Joint news conference with President of France Emmanuel Macron

Submitted on Mon, 05/28/2018 - 06:57

President of Russia Vladimir Putin: Mr President, ladies and gentlemen,

We are happy to receive Mr Emmanuel Macron on his official visit to Russia.

The President of France is combining this visit with participation in the St Petersburg International Economic Forum as a guest of honour. We have a big programme of joint events planned for tomorrow.

We will meet with representatives of Russian and French businesses, talk to members of the Trianon Dialogue Coordinating Council and speak at the forum’s plenary session.

Today Mr Macron and I held bilateral talks, first in a narrow format and later on with the participation of delegation members. We had a detailed discussion of pressing issues of Russian-French relations and international problems.

Interdepartmental agreements and commercial documents that were specially prepared for Mr Macron’s visit to Russia have just been signed. Incidentally, a number of other documents, mostly corporate contracts, will be also signed at the forum.

France is our traditional partner. We cherish our mutually beneficial relations and are trying to develop them actively. We maintain an intensive political dialogue with Mr Macron and often exchange views and ideas over the phone.

Our foreign offices and relevant ministries are cooperating fairly well. Our parliaments and the public are engaged in exchanges.

Naturally, we paid considerable attention to economic issues during the talks. We were pleased to note that last year our trade grew by 16.5 percent. In January-March it increased by another 25 percent. The aggregate amount of Russian investment in the French economy stands at $3 billion, while French investment in Russia is $15 billion.

Overall, speaking about our countries’ economic cooperation, it is enough to mention that over 500 French companies operate in the Russian market.

French companies are actively involved in the Yamal LNG liquefied natural gas extraction project and a number of other large-scale projects. In turn, Rosatom covers 25 percent of France’s uranium fuel needs.

In addition, large projects are underway in other fields – the automobile industry, machine and aircraft building, the food industry and agriculture. French businesses have localised high-tech manufacturing in Russia.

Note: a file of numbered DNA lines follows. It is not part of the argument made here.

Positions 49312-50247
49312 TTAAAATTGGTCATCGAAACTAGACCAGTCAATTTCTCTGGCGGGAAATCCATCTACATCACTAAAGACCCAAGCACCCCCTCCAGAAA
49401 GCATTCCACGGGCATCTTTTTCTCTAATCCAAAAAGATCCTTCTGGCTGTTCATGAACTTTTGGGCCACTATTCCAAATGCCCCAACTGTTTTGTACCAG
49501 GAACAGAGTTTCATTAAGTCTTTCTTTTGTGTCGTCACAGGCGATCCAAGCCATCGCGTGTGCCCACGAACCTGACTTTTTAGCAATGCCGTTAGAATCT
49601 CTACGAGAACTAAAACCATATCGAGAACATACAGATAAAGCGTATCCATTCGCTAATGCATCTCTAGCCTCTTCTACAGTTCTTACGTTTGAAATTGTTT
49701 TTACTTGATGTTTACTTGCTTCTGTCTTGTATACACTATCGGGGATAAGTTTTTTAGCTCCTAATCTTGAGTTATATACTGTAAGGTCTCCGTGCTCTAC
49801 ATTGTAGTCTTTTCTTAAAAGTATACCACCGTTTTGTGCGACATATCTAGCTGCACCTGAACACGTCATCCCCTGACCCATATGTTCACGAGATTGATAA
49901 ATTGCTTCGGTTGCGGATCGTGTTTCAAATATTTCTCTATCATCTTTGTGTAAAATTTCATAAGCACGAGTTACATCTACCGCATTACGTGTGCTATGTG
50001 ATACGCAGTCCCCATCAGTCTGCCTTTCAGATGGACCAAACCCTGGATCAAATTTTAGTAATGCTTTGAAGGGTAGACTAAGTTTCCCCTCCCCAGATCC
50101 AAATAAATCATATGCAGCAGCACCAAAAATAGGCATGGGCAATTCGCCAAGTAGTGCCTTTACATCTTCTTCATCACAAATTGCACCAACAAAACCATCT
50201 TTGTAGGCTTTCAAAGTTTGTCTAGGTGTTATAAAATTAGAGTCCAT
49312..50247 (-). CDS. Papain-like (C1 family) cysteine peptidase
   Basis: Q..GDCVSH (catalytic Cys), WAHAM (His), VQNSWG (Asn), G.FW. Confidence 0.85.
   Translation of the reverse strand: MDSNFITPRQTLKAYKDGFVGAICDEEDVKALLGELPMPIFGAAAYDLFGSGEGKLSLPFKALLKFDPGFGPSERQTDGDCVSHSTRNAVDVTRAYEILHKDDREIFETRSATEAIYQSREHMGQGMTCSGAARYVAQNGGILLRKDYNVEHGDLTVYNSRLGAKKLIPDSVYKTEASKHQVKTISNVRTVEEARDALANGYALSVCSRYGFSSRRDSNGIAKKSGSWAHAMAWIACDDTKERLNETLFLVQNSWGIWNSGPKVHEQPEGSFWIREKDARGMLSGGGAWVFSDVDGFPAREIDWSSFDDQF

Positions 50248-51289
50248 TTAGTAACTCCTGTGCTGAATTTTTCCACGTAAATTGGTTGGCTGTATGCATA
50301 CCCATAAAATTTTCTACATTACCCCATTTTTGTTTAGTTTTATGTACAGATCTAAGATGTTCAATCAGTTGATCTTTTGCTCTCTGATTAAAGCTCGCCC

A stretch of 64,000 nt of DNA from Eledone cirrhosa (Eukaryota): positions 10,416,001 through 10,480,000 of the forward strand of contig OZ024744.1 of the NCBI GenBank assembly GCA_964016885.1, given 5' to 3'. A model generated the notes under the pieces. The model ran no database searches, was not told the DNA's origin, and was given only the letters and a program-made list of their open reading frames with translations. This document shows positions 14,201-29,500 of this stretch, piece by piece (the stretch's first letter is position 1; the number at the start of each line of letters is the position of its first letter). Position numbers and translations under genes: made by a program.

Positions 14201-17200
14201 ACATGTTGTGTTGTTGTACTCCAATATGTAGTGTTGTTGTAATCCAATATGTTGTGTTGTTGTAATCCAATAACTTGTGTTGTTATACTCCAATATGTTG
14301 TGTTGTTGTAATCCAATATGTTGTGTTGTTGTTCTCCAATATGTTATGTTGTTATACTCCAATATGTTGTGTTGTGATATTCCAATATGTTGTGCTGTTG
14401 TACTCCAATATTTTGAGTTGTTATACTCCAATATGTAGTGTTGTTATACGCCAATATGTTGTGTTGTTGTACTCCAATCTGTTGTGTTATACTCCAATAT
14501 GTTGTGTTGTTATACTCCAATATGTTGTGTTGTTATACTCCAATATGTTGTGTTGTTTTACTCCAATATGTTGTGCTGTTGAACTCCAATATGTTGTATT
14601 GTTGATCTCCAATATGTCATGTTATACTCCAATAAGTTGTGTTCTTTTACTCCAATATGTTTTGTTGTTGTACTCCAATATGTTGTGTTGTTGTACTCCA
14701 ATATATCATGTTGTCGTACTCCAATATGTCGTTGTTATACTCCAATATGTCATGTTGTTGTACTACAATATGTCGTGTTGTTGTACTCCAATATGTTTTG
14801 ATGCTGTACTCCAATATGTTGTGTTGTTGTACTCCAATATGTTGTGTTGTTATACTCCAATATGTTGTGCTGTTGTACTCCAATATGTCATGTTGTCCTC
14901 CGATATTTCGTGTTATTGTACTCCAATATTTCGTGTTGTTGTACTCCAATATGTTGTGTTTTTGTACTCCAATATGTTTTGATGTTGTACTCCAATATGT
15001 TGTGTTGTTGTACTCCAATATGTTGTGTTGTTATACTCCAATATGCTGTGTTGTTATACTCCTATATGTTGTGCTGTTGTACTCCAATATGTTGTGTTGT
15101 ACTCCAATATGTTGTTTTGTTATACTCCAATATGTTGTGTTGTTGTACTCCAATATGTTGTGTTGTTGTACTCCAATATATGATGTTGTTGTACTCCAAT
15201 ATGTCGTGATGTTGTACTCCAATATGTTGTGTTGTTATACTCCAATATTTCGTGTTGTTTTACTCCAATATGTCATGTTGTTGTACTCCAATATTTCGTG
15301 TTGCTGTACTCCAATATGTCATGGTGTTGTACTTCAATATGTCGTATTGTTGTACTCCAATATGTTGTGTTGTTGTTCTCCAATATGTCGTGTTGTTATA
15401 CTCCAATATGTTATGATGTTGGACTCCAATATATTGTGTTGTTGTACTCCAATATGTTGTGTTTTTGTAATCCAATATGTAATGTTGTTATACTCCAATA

It should be noted that a distinctive feature of Russian-French relations is the mutual interest and sympathy of our peoples, rooted in many centuries of history and deep interpenetration of cultures.

This year we jointly mark the birth bicentenary of Marius Petipa, the famous French and Russian – in every sense of the word – choreographer. Events of the cross year of Russian and French language and culture are being successfully held in Russian and French cities.

In this context, I would like to stress that practical implementation of the initiative proposed by the President of France regarding the Russian-French civil society forum, the Trianon Dialogue, has begun. The Trianon Dialogue coordinating council will hold its first meeting in St Petersburg. Tomorrow Mr Macron and I will try to find time to meet its participants.

As for my talks with the President of France on international issues, they covered virtually all current topics. In particular, we discussed the situation resulting from the US unilateral withdrawal from Joint Comprehensive Plan of Action on Iran’s nuclear programme.

In the context of the situation in Syria, we noted that it was necessary to continue facilitating an early political settlement, in particular, given the recommendations approved by the Syrian National Dialogue Congress. Russia will continue maintaining relations with the Syrian Government and the opposition as part of the process launched in Astana. This format of negotiations has proved its viability and is producing tangible results.